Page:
On the other hand, Ross is a possessive and manipulative creep, intent on holding Rachel back and preventing her from achieving her full potential. He’s the self-titled “Nice Guy” who sees Rachel as the reward for his good behaviour – and he genuinely believes that she owes him a relationship solely because he was attracted to her.

“Ross never saw Rachel as a friend, but Joey did,” begins @kaneandgriffin.

“From the moment the Friends first meet Rachel, Ross immediately sees her as a romantic prospect. He's never gotten over his crush on her. But Joey's relationship with Rachel is platonic almost right away. They have a genuine friendship.

“He frequently gives her dating advice. (Sometimes questionable AF, but, you know. Well-intentioned.) He sets her up on dates with men he thinks she'll like. He lets her crash the set when he's filming and flirt with soap actors… [and] he makes her laugh.”

@kaneandgriffin goes on to point out that it’s Joey, out of all the characters, who reminds Ross that he doesn’t own Rachel.

More importantly, though, Joey’s feelings for Rachel stem from real friendship, not a teen fantasy of ‘winning’ the girl.

It’s a lengthy thread, but a compelling argument we are well on board with; Rachel deserved to end up with someone who recognised why her career was so important to her (someone like, say, Joey, who helped her to get her first big fashion industry break). She shouldn’t have got off the plane that was whisking her away to her dream job in Paris. In fact, she shouldn’t have seen Ross’ attempts to make her stay in the USA as romantic at all.

As if this weren’t compelling enough, @kaneandgriffin goes on to prove that Joey and Rachel actively make each other better people.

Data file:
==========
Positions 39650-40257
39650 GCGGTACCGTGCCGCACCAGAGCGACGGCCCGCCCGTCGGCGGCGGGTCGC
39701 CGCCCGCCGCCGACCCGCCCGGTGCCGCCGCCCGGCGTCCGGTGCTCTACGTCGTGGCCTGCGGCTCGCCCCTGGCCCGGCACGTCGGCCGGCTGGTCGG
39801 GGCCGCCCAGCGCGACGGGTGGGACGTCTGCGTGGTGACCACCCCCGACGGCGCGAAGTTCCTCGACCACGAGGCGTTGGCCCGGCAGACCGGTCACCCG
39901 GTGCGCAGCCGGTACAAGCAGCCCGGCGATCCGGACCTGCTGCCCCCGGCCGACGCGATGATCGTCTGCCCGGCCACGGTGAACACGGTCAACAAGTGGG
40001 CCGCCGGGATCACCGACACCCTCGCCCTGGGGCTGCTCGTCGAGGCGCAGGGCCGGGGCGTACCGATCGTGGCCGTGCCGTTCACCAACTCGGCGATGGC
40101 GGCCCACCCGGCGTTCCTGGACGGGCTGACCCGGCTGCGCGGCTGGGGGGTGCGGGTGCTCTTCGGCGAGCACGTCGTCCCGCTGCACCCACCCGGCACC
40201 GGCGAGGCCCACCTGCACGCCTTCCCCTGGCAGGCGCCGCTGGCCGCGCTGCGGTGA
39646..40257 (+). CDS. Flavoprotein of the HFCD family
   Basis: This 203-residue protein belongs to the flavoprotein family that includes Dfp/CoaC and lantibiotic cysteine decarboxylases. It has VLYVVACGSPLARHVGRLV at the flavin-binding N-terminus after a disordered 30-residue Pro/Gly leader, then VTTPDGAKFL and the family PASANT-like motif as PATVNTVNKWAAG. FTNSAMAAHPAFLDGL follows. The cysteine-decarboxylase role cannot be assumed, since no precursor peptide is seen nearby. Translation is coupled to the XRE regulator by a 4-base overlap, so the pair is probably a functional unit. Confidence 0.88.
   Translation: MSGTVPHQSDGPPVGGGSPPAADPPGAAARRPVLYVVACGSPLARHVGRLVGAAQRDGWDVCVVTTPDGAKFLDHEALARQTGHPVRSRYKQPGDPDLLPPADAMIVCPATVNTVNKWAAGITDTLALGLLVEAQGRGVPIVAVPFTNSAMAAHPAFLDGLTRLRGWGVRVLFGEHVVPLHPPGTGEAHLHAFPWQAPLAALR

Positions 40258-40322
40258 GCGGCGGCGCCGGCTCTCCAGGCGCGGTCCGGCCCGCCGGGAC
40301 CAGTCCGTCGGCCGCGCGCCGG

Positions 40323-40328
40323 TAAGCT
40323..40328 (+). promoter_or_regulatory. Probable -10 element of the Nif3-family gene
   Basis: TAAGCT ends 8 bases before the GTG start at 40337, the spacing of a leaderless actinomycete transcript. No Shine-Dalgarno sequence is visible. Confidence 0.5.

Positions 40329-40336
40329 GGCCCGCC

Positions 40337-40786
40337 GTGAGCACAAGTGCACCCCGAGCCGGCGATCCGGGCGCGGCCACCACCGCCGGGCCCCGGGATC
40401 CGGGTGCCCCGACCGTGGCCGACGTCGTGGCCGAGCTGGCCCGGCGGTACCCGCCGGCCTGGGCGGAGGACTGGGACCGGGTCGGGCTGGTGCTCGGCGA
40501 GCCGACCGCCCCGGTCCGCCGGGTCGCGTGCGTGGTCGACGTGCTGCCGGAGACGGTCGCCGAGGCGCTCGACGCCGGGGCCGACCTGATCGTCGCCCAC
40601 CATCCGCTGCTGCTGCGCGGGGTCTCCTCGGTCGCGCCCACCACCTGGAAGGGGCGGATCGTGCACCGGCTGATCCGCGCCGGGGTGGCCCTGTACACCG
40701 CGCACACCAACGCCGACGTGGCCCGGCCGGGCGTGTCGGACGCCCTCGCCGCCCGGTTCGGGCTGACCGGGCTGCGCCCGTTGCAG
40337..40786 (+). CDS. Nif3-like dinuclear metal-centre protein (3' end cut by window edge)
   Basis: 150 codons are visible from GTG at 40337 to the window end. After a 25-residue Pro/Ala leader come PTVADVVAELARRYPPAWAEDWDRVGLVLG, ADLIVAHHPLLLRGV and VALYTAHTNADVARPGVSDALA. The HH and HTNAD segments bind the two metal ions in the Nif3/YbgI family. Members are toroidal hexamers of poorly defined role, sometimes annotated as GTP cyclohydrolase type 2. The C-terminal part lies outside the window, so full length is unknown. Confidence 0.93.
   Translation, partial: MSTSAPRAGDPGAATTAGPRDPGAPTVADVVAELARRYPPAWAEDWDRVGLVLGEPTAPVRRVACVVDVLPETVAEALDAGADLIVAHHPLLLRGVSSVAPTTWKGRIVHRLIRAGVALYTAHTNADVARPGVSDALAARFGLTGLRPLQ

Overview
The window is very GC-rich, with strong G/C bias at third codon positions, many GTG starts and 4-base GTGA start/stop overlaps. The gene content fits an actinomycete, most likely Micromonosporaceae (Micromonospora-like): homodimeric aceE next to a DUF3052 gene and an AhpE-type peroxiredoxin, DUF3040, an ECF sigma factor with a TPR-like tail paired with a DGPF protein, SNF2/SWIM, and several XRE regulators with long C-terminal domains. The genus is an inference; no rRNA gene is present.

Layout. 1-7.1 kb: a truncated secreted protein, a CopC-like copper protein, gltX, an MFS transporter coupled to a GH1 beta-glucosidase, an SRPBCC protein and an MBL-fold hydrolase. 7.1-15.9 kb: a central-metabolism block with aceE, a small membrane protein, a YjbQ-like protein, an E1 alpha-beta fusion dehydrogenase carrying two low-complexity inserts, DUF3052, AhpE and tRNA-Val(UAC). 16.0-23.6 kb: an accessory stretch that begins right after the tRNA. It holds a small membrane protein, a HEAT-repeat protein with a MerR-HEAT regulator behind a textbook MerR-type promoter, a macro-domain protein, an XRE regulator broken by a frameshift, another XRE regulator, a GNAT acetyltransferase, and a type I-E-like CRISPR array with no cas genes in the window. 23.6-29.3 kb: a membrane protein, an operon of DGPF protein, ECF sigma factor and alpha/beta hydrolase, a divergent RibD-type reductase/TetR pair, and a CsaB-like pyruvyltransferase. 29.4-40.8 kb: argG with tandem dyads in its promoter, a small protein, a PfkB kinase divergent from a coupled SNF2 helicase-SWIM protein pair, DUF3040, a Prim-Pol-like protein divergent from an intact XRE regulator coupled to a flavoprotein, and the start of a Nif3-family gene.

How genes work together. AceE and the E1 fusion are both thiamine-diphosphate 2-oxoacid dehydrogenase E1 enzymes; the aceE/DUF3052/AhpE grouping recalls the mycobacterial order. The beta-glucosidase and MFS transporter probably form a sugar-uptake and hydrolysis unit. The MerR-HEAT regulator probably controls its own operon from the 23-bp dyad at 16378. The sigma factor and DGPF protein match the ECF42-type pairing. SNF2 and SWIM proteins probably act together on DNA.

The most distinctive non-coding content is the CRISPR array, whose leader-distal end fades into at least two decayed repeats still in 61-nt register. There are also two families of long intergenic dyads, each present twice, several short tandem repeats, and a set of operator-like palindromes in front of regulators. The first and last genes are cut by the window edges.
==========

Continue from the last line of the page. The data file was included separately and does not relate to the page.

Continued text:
When Rachel and Joey butt heads, they resolve things calmly and respectfully through kind and gentle conversation. He treats her like an equal. He never patronises her. And he never makes her feel intellectually inferior – something which Ross does repeatedly.

Case in point?


The evidence is damning: despite his claim that his dismissing of her job was just about having things in common, it’s clear Ross sees Rachel as “just a waitress” for the entirety of Friends.

“Crucially, this is NOT because Rachel isn't smart,” points out @kaneandgriffin. “It's because ROSS doesn't think she's smart. No matter how high she advances.”

The Twitter user finishes firmly: “The bottom line is, the Rachel that Ross fell in love with was a teenage fantasy he never outgrew… [but] Joey fell in love with a bright, funny, competent single mother he'd been friends with for seven years and knew inside-out already.”

Rachel and Joey's was the better (and more empowering) love story

Rachel and Joey's was the better (and more empowering) love story

The writers could have ditched genre stereotypes and had Rachel tell Ross, in no uncertain terms, that he’s a toxic influence on her life and she is so over him. Then she could have moved to Paris and pursued her dreams – either with or without Joey (aka the man intent on helping her to shine as brightly as she possibly can).

It would have been the feminist story we all – especially Aniston’s character – deserved.

Still not convinced? Read the entirety of @kaneandgriffin’s epic argument here. Just be sure to make a cup of tea first – this thread is over 70 tweets long.

Images: Friends


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Kayleigh Dray

Kayleigh Dray is editor of, where she chases after rogue apostrophes and specialises in films, comic books, feminism and television. On a weekend, you can usually find her drinking copious amounts of tea and playing boardgames with her friends.